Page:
In 1980, Michael Porter developed an approach to strategy formulation that proved to be extremely popular with both scholars and practitioners. The approach became known as the positioning school because of its emphasis on locating a defensible competitive position within an industry or sector. In this approach, strategy formulation consists of three key strands of thinking: analysis of the five forces to determine the sources of competitive advantage; the selection of one of three possible positions which leverage the advantage and the value chain to implement the strategy.[68] In this approach, the strategic choices involve decisions about whether to compete for a share of the total market or for a specific target group (competitive scope) and whether to compete on costs or product differences (competitive advantage). This type of thinking leads to three generic strategies:[69]
Barney stated that for resources to hold potential as sources of sustainable competitive advantage, they should be valuable, rare and imperfectly imitable.[75] A key insight arising from the resource-based view is that not all resources are of equal importance nor possess the potential to become a source of sustainable competitive advantage.[73] The sustainability of any competitive advantage depends on the extent to which resources can be imitated or substituted.[6] Barney and others point out that understanding the causal relationship between the sources of advantage and successful strategies can be very difficult in practice.[75] Barney uses the term "causally ambiguous" which he describes as a situation when "the link between the resources controlled by the firm and the firm's sustained competitive advantage is not understood or understood only very imperfectly." Thus, a great deal of managerial effort must be invested in identifying, understanding and classifying core competencies. In addition, management must invest in organisational learning to develop and maintain key resources and competencies.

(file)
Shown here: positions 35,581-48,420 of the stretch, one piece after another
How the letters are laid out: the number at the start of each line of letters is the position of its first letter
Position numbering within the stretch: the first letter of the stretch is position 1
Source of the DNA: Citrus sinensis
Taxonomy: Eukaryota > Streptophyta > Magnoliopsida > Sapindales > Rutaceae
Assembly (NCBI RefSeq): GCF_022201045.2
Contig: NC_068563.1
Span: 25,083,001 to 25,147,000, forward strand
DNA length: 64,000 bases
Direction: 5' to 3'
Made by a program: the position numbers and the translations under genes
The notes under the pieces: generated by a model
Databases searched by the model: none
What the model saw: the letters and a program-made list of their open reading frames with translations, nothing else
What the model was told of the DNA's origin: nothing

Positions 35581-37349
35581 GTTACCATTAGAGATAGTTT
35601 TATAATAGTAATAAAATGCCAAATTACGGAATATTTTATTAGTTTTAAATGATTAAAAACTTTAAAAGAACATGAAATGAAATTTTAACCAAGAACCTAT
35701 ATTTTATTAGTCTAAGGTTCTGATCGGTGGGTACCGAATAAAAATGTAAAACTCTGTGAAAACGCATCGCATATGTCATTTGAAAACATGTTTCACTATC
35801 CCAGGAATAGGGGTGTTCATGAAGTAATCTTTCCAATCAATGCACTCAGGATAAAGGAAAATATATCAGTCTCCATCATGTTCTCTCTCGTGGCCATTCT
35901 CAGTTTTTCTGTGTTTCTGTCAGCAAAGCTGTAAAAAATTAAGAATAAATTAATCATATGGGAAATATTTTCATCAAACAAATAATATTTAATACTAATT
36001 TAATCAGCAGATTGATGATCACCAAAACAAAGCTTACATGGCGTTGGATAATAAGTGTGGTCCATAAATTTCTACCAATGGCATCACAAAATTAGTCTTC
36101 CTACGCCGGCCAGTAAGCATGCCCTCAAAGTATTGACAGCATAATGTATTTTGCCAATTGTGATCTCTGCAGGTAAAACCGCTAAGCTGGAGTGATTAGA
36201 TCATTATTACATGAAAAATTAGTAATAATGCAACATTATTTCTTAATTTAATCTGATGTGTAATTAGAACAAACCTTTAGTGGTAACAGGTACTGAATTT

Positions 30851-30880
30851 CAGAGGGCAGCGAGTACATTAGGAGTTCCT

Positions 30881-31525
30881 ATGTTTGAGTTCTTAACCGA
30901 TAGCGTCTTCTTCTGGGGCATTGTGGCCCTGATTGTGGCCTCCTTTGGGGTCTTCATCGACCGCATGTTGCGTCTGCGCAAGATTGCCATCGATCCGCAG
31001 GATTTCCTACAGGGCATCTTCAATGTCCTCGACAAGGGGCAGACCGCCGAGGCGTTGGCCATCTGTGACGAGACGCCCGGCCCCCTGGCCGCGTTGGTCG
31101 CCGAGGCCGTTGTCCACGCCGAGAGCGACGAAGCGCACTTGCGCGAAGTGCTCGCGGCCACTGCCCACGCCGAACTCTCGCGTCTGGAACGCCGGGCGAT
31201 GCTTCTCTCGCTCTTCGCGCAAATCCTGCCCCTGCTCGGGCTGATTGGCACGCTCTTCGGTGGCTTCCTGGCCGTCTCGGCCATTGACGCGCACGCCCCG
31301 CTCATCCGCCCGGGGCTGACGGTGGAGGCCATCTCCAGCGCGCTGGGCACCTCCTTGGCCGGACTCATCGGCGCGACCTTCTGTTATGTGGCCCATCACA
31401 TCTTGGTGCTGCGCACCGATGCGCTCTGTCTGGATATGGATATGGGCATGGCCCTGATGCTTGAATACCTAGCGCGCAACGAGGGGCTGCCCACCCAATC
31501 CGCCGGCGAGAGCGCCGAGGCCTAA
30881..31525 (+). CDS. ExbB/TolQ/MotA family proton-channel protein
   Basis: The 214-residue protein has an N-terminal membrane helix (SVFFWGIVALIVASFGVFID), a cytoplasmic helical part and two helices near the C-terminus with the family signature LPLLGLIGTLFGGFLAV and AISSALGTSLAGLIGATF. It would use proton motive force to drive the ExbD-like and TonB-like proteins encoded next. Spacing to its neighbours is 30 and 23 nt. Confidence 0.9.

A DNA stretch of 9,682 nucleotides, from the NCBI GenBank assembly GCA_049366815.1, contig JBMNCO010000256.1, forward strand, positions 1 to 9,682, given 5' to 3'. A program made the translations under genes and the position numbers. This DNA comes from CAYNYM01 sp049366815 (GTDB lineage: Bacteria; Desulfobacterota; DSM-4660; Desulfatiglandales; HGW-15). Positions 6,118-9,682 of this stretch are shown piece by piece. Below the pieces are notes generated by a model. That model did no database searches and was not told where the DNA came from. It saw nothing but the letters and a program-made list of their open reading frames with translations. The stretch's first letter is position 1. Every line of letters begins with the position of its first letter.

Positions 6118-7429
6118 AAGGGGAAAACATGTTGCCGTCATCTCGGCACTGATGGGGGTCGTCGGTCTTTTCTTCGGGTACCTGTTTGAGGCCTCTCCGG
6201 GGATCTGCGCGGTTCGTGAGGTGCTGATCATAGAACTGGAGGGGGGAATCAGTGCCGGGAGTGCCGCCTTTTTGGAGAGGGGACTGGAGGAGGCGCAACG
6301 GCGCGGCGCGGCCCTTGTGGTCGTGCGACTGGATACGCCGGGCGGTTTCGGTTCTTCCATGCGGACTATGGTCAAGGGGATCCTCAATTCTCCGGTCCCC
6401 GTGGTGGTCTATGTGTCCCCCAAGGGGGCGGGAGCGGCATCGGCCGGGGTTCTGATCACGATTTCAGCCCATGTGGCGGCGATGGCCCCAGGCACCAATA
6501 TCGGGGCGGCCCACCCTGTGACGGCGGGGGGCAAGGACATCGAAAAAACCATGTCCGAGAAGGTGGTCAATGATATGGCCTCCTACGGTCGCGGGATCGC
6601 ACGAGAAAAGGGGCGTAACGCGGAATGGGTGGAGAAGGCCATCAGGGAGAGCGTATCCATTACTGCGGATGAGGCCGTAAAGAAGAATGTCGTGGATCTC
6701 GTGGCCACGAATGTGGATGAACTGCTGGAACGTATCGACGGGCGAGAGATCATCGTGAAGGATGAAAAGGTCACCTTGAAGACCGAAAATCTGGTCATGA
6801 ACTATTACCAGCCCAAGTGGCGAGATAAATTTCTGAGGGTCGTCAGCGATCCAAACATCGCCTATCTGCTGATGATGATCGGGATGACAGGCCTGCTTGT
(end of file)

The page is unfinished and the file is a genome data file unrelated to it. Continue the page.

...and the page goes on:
Whereas the vision and mission provide the framework, the "goals define targets within the mission, which, when achieved, should move the organization toward the performance of that mission."[104] Goals are broad primary outcomes whereas, objectives are measurable steps taken to achieve a goal or strategy.[105] In strategic planning, it is important for managers to translate the overall strategy into goals and objectives. Goals are designed to inspire action and focus attention on specific desired outcomes. Objectives, on the other hand, are used to measure an organisation's performance on specific dimensions, thereby providing the organisation with feedback on how well it is achieving its goals and strategies.
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Gap analysis is a type of higher order analysis that seeks to identify the difference between the organisation's current strategy and its desired strategy. This difference is sometimes known as the strategic gap. Mintzberg identifies two types of strategy namely deliberate strategy and inadvertent strategy. The deliberate strategy represents the firm's strategic intent or its desired path while the inadvertent strategy represents the path that the firm may have followed as it adjusted to environmental, competitive and market changes.[51] Other scholars use the terms realized strategy versus intended strategy to refer to the same concepts.[52] This type of analysis indicates whether an organisation has strayed from its desired path during the planning period. The presence of a large gap may indicate the organisation has become stuck in the middle; a recipe for strategic mediocrity and potential failure.
Marketing warfare strategies are competitor-centered strategies drawn from analogies with the field of military science. Warfare strategies were popular in the 1980s, but interest in this approach has waned in the new era of relationship marketing. An increased awareness of the distinctions between business and military cultures also raises questions about the extent to which this type of analogy is useful.[108] In spite of its limitations, the typology of marketing warfare strategies is useful for predicting and understanding competitor responses.
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